Obviously the two superstars, LaMarcus Aldridge and Damian Lillard, get all of the national attention, and deservedly so. Aldridge is hearing early rumblings of MVP talks, and Lillard has put together nothing short of an All-Star season.
However, these two haven't attained a league-leading record just themselves. Who else has been key in the Blazers' success? Who are the top five players on the Blazers besides Aldridge and Lillard?
Let's find out...
I debated for a while at this spot between Mo Williams and Dorell Wright. In the end, Wright’s consistency won me over, where Williams has been way too frustrating so far this season with his turnover-prone style of play.
Although he only averages 14 minutes per game, Wright provides a defined skill in his outside shooting ability. He particularly specializes in spot-up three-pointers where he is averaging a blazing 44 percent (subscription required).
His defense is just OK, similar to the rest of Portland's players, but he provides a key outside shooting presence off the bench. If Nicolas Batum or Wesley Matthews comes out, Portland does not see any drop-off from long range with Wright on the floor.
You’ve got to think if Batum and Matthews weren’t playing at such a high level, then Wright would be receiving more minutes.
As long as he continues to light it up from deep, Wright should continue to have a key role for the Blazers off the bench, even with the looming return of rookie guard C.J. McCollum.
Joel Freeland is by no means a star player, but in ranking the Trail Blazers' top-five players not named Lillard or Aldridge, Freeland is certainly important enough to make the list.
Freeland has put together a solid season so far, mostly predicated on his hustle, rebounding and screening abilities. Essentially, he does the dirty work for the Blazers.
The big man from England also has a particular knack for finding open three-point shooters. He has 26 assists on the season and 17 of them have led to three-point makes, according to Erik Gunderson of The Columbian.
With Freeland’s improvement this season and everything he brings to the table in his hustle, rebounding and screening, he has proved to have an unexpectedly key role in Portland’s early success.
You won’t find Robin Lopez on many top-player lists, but for the Trail Blazers, he is essential. His most valuable role is his ability to protect the rim, where Portland has basically no one else with that capability.
If you look at the percentages, Lopez has been a better defender around the rim than even Dwight Howard this season. Opponents are shooting just 44 percent at the rim against Lopez, which is a lower percentage than players have against Howard.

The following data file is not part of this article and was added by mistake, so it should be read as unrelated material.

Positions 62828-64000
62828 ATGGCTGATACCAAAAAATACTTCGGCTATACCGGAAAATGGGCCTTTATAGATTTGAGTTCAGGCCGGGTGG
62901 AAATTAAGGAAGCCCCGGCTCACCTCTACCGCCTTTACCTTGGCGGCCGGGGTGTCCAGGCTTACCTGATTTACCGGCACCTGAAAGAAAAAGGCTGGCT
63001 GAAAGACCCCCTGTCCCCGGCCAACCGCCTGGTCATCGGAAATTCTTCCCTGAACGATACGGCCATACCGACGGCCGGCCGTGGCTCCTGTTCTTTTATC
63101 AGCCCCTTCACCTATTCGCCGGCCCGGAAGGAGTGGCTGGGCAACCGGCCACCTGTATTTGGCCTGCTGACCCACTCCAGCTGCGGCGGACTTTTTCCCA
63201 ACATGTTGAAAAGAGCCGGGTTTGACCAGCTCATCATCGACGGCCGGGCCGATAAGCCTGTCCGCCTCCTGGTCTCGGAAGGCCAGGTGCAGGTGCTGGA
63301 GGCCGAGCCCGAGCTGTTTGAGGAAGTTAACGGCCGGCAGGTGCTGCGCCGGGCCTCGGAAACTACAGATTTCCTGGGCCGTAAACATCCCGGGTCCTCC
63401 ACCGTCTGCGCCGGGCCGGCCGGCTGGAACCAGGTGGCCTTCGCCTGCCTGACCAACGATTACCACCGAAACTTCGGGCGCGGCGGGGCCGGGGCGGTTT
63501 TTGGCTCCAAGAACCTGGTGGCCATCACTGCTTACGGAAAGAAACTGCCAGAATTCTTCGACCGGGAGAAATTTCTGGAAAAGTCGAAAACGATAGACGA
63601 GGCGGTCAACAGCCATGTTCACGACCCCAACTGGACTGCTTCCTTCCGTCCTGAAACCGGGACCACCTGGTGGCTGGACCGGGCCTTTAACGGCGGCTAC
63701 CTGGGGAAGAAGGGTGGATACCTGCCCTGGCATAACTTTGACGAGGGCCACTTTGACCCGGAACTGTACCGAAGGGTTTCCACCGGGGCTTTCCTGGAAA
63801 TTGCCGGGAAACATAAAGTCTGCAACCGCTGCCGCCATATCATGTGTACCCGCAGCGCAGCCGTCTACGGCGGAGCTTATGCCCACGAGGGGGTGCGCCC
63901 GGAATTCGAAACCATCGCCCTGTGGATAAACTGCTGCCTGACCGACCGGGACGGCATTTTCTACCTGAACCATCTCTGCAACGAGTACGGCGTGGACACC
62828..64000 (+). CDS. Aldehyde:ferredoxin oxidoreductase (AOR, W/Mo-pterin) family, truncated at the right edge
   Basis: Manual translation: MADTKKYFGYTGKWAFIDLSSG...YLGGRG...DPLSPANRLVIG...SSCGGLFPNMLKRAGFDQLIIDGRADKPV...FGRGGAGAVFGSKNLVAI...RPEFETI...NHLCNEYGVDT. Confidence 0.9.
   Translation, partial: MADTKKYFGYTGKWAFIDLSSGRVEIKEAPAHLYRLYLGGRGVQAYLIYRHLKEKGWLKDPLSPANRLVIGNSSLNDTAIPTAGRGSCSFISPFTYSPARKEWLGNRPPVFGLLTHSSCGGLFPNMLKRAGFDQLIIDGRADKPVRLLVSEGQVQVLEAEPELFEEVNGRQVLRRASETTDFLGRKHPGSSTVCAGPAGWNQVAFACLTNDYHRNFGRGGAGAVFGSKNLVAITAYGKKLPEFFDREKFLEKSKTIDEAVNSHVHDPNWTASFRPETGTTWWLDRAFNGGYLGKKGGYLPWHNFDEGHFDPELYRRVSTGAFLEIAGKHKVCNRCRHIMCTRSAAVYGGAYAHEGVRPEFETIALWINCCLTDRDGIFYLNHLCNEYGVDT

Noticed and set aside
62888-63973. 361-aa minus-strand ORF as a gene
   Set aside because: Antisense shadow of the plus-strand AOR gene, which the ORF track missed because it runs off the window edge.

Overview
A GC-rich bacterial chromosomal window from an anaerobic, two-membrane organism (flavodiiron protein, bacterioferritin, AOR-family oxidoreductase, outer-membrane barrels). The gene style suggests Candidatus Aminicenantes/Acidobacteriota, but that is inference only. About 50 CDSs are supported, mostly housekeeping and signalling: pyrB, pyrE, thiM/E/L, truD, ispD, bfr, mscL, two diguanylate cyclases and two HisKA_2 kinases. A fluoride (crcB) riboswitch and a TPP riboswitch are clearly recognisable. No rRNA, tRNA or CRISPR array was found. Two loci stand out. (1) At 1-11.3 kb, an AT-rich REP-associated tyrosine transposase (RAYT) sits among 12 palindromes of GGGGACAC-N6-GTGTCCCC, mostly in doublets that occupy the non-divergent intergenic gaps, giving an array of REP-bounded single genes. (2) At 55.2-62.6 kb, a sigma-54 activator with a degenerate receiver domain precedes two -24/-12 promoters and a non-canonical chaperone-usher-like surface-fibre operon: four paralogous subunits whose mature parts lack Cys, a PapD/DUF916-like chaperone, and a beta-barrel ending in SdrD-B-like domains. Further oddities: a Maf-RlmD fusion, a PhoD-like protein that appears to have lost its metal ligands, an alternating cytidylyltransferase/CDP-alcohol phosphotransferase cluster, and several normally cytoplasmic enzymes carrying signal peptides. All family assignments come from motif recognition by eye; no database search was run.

On the offensive end, in no way is Lopez a dominant presence, but he takes advantage of his opportunities, mostly in pick-and-roll situations or if he has a mismatch down low. He averages a respectable 10 points, eight rebounds and 1.5 blocks per game.
Lopez isn’t a spectacular overall player, but for the Blazers he is invaluable with his rim-protecting ability and overall presence down low.
Batum is the basketball equivalent of a Swiss army knife; the guy simply does everything. Averaging 14 points, six boards and five assists, he is one of the most versatile and effective players in the league.
Offensively for Portland, Batum acts mostly as a spot-up shooter, hitting 2.1 threes per game; however, his ability to also handle the ball has been key for the Blazers, who lack a great second ball-handler to go along with Lillard.
Where Batum is arguably most important is on the defensive end. He frequently checks the opposing team's best perimeter player. The Blazers, already a bad defensive team, rely heavily on Batum to slow down the likes of LeBron James and Kevin Durant.
If Batum can continue his consistent, do-it-all play, then the Blazers should have every shot at getting to the NBA Finals.
Wesley Matthews’ overall game has greatly improved this season, but most importantly, he has been an assassin from long range, shooting 44.3 percent and knocking in 90 three-pointers thus far. The Blazers have a deadly combination when Lillard drives and kicks to Matthews, particularly in the corners, where he is shooting an astounding 50 percent, per NBA.com.
Another affective weapon Matthews has added to his arsenal is his post-up game. Although, predominantly an outside shooter, at 6’5” and 220 pounds, when Matthews is guarded by a smaller defender, he is quite effective down low, converting nearly 50 percent of his post ups.
Along with his improved offensive game, his defense has been impressive as well. With the Blazers already having a resident lockdown defender in Batum, Matthews adds another solid defender on the wing, something Portland lacks. Big and physical, he is able to match up with the majority of the wings in the NBA.
Matthews’ All-Star-caliber play and continued improvement has been a huge key to the Blazers’ success and has made him Portland's best player aside from Aldridge and Lillard so far this season.